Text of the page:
Python doesn't try (too) hard to change the ordinary manner of thinking,
just to be as transparent as possible. I guess in that sense it encourages a
degree of mental sloth, but the objective is executable pseudocode. Lisp
counters that thinking the lisp way may be harder, but the power it grants
is out of all proportion to the relatively meager investment of mental
energy required--naturally, it's hard to convince someone of that if they
don't actually _use_ it first, and in the end some will probably still think
it isn't worth the trouble. It will take very significant and deep cultural
and intellectual changes before lisp is ever an overwhelmingly dominant
language paradigm. That is, when it becomes more natural to think of
cake-making as

UD: things
Gxyz: x is baked at y degrees for z minutes.
Hx: x is a cake.
Ix: x is batter.

For all x, ( (Ix & Gx(350)(45)) > Hx )

(i.e. "Everything that's a batter and put into a 350 degree oven for 45
minutes is a cake")

...instead of...

1. Heat the oven to 350 degrees.
2. Place batter in oven.
3. Bake 45 minutes
4. Remove cake from oven.

(i.e. "To make a cake, bake batter in a 350 degree oven for 45 minutes")

...then lisp will take over the universe. Never mind that the symbolic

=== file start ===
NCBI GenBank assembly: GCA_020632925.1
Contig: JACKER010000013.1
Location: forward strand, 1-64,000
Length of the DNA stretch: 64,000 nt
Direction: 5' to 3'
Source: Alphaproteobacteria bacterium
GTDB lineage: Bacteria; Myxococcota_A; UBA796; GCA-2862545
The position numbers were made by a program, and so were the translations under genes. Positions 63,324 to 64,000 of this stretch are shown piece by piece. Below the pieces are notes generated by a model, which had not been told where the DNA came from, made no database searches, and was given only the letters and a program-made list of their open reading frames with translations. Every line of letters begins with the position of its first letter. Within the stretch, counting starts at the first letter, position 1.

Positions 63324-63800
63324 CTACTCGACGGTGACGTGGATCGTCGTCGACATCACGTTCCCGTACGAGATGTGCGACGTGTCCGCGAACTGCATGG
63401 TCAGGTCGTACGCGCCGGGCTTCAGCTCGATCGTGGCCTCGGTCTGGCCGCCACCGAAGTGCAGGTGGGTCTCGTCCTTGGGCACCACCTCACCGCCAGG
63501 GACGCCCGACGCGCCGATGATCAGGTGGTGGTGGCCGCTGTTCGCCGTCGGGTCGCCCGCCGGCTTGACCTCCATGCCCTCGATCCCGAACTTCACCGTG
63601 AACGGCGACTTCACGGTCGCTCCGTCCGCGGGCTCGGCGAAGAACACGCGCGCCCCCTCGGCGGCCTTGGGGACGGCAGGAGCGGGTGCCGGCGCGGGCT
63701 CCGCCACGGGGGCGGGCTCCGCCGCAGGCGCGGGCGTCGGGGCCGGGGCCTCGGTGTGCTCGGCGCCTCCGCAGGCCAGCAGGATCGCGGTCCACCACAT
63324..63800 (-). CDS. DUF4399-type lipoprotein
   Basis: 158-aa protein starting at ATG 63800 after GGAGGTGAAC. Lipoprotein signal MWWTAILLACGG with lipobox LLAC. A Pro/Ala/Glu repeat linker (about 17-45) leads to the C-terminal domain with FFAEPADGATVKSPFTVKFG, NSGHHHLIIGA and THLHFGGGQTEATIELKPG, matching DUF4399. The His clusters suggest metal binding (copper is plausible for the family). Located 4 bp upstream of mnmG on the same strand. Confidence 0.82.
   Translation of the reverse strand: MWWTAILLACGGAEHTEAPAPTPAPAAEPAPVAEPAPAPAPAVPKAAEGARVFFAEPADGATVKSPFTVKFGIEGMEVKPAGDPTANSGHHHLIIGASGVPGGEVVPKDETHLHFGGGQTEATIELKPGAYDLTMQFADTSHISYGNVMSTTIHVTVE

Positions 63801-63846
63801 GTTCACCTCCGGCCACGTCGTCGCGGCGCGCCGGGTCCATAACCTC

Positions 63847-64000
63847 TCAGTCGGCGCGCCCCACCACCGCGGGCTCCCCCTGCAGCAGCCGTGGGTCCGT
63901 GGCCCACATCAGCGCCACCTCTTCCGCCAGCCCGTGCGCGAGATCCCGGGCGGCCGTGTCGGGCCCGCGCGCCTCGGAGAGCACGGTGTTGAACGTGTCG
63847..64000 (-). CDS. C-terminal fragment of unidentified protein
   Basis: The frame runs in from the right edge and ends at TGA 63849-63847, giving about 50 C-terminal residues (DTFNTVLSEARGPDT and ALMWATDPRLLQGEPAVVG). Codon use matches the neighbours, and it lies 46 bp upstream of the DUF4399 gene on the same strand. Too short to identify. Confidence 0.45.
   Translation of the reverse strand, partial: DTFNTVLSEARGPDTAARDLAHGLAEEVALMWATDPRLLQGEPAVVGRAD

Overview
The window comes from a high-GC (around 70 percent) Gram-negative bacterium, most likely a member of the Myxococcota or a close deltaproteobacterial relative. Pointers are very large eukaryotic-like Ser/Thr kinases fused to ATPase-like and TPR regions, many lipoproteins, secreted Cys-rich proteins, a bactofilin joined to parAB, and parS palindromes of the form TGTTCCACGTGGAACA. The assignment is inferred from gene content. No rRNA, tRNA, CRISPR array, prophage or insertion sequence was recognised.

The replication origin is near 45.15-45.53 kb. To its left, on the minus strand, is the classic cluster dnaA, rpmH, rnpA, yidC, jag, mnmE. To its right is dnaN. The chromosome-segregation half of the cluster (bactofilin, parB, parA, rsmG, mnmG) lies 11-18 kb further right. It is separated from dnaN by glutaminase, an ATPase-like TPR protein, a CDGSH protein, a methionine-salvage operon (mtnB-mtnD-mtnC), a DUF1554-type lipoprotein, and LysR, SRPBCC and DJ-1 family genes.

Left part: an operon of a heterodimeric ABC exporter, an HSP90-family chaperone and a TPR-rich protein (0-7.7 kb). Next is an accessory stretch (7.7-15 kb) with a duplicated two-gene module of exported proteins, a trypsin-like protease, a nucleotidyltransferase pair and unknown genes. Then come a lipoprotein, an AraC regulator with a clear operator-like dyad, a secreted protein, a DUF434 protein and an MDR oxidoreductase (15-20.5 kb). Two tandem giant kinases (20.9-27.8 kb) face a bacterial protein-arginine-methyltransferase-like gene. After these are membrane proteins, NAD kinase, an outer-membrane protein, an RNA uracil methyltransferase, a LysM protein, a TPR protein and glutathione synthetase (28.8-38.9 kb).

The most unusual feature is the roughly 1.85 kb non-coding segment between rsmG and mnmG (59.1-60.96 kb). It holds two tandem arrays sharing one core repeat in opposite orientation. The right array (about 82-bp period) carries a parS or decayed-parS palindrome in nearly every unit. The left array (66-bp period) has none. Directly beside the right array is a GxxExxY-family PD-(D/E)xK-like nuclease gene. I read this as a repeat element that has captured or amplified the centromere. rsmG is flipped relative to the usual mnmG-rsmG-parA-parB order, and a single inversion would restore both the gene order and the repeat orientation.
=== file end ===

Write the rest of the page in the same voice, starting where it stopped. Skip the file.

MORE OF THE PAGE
logic version has more precision.

Jul 18 '05 #58
dan
Google ate my long post, so I'll make it simple.

Lisp failed (yes, it did) because of the parentheses. Normal people
can't parse 13 close-parens easily. Functional notation is
non-intuitive and hard to read.

The world is moving in the direction of languages like Python, that
fit naturally with how we speak and write.
"Francis Avila" <fr***********@ yahoo.com> wrote in message news:<vo******* *****@corp.supe rnews.com>...
"Christian Lynbech" <ch************ ***@ericsson.co m> wrote in message
news:of******** ****@situla.ted .dk.eu.ericsson .se...
>>>> "mike420" == mike420 <mi*****@ziplip .com> writes:


It is still a question of heated debate what actually killed the lisp
machine industry.

I have so far not seen anybody dipsuting that they were a marvel of
technical excellence, sporting stuff like colour displays, graphical
user interfaces and laser printers way ahead of anybody else.


I think what helped kill the lisp machine was probably lisp: many people
just don't like lisp, because it is a very different way of thinking that
most are rather unaccustomed to. Procedural, imperative programming is
simply a paradigm that more closely matches the ordinary way of thinking
(ordinary = in non-programming, non-computing spheres of human endevor) than
functional programming. As such, lisp machines were an oddity and too
different for many to bother, and it was easy for them to come up with
excuses not to bother (so that the 'barrier of interest,' so to speak, was
higher.) Lisp, the language family (or whatever you want to call it), still
has this stigma: lambda calculus is not a natural way of thinking.

This isn't to make a value judgment, but I think it's an important thing
that the whole "functional/declarative v. procedural/OO" debate overlooks.
The same reason why programmers call lisp "mind-expanding" and "the latin of
programming languages" is the very same reason why they are reluctant to
learn it--its different, and for many also hard to get used to. Likewise,